It was a bit easier after my second mastectomy fourteen months later. Whatever I tried, at least the two sides matched. But by then, lymphedema had set into my left arm and torso—wearing a bra was not an option, although I did try. I bought a mastectomy bra and two heavy matching prostheses. I wore them once, but I was so miserable that I donated the whole contraption to another woman.

Besides, something within me rebelled at hanging an uncomfortable harness on my frame—so I could put something uncomfortable in it, so that those around me were not uncomfortable. God forbid they should be reminded of their mortality.

What to do?  

Read the rest of the post here:  Nancy

And how did you handle a breastless chest?

 

Just Stay Positive?

"You will be just fine" has long been a problem for me. No matter what horrendous circumstance one is facing, what one needs is support and validation, not cheer-leading. Discounting a person's feelings and implying that everything can be solved by being positive does a great disservice to the ill or injured or depressed or bereaved.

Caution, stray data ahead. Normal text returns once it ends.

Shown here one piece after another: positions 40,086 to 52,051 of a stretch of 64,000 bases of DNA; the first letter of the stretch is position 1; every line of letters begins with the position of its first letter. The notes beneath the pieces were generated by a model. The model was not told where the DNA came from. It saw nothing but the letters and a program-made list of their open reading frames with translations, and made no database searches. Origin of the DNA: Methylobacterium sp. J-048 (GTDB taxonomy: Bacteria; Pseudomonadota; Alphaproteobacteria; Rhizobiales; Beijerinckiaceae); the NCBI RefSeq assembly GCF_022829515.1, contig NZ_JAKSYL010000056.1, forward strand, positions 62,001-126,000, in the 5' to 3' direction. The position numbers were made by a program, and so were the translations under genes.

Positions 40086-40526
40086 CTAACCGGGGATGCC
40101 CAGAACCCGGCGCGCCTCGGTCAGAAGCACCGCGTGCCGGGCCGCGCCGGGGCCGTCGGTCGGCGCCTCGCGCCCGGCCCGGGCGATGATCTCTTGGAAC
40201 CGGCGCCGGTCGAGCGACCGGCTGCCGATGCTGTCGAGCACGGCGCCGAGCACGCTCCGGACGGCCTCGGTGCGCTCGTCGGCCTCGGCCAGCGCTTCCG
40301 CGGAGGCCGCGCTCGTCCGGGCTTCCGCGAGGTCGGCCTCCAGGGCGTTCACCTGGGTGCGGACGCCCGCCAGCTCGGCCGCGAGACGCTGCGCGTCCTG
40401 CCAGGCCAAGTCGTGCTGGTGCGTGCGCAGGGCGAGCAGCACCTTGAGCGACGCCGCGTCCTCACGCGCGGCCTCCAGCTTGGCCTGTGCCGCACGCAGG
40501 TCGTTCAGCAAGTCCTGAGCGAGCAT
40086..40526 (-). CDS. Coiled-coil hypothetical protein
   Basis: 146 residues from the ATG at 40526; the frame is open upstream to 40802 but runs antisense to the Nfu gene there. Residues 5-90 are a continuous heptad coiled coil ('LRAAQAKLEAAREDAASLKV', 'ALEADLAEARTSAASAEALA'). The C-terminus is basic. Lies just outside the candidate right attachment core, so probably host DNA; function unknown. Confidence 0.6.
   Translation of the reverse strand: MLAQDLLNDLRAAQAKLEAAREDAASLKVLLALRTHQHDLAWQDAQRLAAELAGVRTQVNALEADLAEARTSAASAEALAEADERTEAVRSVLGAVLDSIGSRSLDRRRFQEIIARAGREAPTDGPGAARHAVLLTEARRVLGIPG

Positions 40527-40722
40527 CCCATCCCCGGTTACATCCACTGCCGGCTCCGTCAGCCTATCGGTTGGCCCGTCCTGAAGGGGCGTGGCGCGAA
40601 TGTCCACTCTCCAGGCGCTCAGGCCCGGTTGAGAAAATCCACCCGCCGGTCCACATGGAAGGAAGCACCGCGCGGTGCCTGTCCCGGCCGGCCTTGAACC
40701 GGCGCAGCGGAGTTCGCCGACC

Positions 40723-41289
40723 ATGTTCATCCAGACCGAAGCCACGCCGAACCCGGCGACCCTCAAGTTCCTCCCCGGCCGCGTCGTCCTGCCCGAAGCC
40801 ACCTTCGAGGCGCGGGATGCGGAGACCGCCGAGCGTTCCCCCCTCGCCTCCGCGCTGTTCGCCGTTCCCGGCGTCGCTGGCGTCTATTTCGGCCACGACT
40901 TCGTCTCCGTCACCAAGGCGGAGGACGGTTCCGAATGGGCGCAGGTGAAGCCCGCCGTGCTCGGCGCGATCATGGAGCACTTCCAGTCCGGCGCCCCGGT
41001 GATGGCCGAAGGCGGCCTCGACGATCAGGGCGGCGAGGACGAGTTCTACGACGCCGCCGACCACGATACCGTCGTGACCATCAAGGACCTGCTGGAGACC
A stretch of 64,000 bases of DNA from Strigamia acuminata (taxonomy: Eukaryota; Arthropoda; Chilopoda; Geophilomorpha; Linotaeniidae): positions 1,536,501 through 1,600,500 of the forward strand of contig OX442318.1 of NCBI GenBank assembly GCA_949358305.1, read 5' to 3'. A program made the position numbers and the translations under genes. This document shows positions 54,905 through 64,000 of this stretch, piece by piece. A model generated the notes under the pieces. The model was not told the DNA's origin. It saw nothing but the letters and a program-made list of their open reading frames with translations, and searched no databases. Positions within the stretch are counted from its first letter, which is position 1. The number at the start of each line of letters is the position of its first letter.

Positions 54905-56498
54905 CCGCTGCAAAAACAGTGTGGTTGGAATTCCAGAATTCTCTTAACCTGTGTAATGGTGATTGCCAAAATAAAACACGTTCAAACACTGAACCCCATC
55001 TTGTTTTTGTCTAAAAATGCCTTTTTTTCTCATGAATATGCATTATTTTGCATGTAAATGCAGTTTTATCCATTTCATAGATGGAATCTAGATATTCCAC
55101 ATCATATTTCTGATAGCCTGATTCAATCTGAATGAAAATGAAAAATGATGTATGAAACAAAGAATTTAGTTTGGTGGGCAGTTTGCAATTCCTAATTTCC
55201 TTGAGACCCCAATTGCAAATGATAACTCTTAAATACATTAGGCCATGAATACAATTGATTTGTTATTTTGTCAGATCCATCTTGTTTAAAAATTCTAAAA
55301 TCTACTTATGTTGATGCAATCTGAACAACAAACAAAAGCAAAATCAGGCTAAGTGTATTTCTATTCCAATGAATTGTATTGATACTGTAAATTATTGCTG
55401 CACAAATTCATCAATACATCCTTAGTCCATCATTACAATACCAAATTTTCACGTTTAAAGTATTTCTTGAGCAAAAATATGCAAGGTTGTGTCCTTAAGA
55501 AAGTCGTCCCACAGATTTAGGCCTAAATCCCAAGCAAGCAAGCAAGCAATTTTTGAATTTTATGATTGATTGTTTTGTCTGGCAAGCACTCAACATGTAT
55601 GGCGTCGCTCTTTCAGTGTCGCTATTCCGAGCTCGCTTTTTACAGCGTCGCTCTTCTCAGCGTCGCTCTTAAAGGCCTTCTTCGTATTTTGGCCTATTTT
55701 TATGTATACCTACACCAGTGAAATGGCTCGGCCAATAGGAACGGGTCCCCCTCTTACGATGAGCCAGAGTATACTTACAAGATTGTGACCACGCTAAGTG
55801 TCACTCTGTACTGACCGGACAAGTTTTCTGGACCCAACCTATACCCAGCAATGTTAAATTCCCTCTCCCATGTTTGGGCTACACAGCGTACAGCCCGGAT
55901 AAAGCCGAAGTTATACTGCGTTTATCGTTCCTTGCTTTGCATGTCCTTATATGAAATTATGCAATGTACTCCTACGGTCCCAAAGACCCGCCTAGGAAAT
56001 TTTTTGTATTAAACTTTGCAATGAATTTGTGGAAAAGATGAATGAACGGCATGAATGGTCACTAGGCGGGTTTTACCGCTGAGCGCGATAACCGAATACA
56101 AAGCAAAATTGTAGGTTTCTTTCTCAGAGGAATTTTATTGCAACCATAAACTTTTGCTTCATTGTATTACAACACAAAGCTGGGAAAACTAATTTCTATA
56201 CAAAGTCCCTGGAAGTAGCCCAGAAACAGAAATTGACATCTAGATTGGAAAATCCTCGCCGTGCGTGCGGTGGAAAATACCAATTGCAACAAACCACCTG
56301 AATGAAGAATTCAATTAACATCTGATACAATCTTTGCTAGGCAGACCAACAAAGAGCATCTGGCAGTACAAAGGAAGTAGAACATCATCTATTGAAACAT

But at one time or another, I suspect we have all said it. I know I have. Do we say it to reassure others? To reassure ourselves? To deny what's going on?

And beyond that, there is "Just stay positive." Another soul shrinker that:

  • implies you caused your own cancer with your negativity
  • burdens you with being in charge of getting well
  • causes infinite pain if cancer eats at you until you die

I have a poem to share with you:

You Will Be Just Fine

Please do not trivialize
my suffering.

You who are healthy
You whose mortaility is as yet
Only dimly preceived–
Please do not say
"You will be just fine."

I may well be–someday–
But I do not know…
You do not know…

(Excerpted from Fine Black Lines: Reflections on Facing Cancer, Fear and Loneliness, (c) 1993, 2003 Lois Tschetter Hjelmstad. All rights reserved.)

And tell me why you think we keep saying, "You will be just fine."